QEH's Last Chance stirs deep memories

Paul McLeod
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It's a story of a black kid in a white school; it's a story of a father who wanted the black kid to leave his daughter alone.
The Last Chance Reunion of Queen Elizabeth High School this weekend brought back a lot of memories.

It's a story of a black kid in a white school; it's a story of a father who wanted the black kid to leave his daughter alone.

The Last Chance Reunion of Queen Elizabeth High School this weekend brought back a lot of memories.

For Lorne White, the now-closed school represented a milestone in his life.

White, in the class of '47, was the first black student to be elected head boy at QEH.

It was no small feat, considering the school was mostly white.

White routinely would walk to and from school with a friend, Ruth, who lived nearby.

One day, White came home and found a note to call Ruth's parents.

Her father said Ruth had come home crying that day because a group of students had been picking on her for hanging out with White.

The father told him they thought he was a great guy and he was always welcome in their home.

But he had to request that White not be seen with his daughter in public.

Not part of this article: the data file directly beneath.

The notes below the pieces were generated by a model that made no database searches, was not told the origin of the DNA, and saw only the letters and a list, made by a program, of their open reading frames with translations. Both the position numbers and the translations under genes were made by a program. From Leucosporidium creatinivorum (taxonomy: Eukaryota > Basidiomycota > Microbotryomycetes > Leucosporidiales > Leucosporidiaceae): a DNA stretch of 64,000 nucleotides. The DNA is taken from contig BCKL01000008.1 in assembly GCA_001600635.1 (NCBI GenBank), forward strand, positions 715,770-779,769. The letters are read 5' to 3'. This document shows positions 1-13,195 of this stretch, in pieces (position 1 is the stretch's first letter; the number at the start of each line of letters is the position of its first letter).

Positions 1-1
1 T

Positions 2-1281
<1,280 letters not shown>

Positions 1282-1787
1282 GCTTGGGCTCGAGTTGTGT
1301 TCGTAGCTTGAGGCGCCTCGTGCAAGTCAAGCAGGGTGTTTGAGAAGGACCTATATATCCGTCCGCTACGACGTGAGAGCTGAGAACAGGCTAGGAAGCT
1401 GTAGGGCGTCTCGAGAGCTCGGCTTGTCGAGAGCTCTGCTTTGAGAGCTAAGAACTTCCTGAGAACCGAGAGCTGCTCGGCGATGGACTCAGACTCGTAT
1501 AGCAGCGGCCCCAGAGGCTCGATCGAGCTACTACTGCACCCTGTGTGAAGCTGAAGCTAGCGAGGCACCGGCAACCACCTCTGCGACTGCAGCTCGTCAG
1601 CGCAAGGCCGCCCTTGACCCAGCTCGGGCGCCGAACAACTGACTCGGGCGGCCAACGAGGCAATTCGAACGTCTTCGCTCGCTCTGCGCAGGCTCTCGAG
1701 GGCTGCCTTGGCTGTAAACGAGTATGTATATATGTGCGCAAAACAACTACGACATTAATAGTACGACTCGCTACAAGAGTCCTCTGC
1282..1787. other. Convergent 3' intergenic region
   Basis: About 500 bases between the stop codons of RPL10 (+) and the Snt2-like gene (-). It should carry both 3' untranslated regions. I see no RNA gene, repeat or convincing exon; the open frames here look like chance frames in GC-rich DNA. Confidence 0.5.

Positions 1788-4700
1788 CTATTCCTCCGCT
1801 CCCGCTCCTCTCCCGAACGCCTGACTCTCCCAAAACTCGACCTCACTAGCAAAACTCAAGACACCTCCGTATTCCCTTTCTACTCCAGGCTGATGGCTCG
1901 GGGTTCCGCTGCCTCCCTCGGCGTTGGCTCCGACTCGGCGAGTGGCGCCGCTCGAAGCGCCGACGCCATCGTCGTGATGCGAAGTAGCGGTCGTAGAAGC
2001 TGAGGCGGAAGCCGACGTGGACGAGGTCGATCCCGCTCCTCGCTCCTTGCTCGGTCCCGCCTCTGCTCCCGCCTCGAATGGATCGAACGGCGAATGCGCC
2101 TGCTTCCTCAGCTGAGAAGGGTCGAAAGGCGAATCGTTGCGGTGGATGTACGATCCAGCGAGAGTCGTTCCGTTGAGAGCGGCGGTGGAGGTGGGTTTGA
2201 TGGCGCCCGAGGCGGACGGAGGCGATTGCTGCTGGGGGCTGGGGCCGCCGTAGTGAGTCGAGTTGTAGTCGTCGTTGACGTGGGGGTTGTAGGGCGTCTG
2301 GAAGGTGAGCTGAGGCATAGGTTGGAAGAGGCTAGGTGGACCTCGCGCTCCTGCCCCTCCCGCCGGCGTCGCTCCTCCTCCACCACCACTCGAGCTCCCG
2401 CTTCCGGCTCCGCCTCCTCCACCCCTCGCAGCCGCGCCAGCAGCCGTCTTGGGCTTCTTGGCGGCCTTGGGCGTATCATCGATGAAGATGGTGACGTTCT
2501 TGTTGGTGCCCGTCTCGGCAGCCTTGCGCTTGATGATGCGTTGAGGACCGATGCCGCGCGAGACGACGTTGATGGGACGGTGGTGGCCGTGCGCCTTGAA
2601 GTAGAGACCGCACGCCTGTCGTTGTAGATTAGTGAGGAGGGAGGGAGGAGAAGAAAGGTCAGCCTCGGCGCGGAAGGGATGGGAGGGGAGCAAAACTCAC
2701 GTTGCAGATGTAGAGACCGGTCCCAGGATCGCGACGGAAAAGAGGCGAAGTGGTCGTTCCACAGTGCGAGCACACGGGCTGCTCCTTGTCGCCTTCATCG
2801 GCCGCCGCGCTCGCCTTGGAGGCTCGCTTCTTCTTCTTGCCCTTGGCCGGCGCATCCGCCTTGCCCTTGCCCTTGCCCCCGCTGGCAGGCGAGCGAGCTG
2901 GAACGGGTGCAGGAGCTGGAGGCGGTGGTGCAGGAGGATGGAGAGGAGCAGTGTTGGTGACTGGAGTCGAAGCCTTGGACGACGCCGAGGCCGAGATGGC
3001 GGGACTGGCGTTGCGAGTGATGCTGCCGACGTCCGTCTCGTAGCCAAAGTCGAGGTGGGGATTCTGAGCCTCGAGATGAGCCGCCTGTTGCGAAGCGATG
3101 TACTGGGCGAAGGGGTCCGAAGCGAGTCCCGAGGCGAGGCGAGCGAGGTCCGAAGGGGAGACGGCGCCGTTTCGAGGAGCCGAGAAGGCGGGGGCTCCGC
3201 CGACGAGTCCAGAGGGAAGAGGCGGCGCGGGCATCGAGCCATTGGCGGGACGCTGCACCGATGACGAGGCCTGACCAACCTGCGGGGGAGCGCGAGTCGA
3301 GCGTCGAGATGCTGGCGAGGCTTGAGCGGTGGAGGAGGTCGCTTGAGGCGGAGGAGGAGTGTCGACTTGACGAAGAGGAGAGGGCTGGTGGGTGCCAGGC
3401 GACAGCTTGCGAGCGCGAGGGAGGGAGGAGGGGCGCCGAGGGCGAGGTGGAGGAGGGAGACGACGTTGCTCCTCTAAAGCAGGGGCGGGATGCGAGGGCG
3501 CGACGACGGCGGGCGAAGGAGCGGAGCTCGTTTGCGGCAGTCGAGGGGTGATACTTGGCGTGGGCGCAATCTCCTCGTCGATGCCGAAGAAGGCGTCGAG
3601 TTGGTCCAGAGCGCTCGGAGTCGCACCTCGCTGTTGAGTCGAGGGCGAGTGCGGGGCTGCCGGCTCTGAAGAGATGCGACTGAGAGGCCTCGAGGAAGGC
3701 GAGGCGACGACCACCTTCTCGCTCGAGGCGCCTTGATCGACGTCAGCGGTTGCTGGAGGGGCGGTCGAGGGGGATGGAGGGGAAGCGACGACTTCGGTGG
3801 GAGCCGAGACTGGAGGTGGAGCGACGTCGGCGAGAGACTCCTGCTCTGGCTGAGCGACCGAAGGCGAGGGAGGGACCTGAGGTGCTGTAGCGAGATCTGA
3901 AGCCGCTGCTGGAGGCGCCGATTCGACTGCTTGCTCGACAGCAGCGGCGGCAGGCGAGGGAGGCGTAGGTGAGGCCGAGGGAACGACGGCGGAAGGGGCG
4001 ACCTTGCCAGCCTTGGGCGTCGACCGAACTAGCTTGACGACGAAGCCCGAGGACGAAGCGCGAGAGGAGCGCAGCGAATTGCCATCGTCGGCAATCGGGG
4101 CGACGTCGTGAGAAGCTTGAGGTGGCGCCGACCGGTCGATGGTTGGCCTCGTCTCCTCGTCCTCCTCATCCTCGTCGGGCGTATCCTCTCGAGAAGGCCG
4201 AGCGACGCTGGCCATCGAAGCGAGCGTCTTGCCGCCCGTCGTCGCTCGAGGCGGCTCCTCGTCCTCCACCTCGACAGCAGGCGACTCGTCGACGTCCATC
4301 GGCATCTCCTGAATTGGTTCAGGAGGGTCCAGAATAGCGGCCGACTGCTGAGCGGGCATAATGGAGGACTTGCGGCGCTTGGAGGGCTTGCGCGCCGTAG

'Devastated'

"I was devastated," White said yesterday at the reunion.

"I was ready to go back to school and go to the principal's office and let the whole student body know what I thought of them."

But as he stormed down Agricola, he ran into the school's basketball coach, Frank Baldwin.

Realizing something was wrong, Baldwin used White's weakness - ice cream - to get him to tell what was wrong.

It was in the ice-cream shop that White got the advice that would stick with him for the rest of his life: "Lorne, do you realize how many people support you as head boy?

"Do you realize it's a small group against you? Your shoulders have to be a lot broader. You best make this something that shows how much of a man you are."

It was advice that would totally change his approach to dealing with adversity for the rest of his life.

At the Last Chance Reunion, with more than 800 former classmates from around the world gathered to mark the end of QEH, which is closing and its students merging with St. Patrick's, it came down to one common bond.

"It all started in QEH."

Organizations: Queen Elizabeth High School

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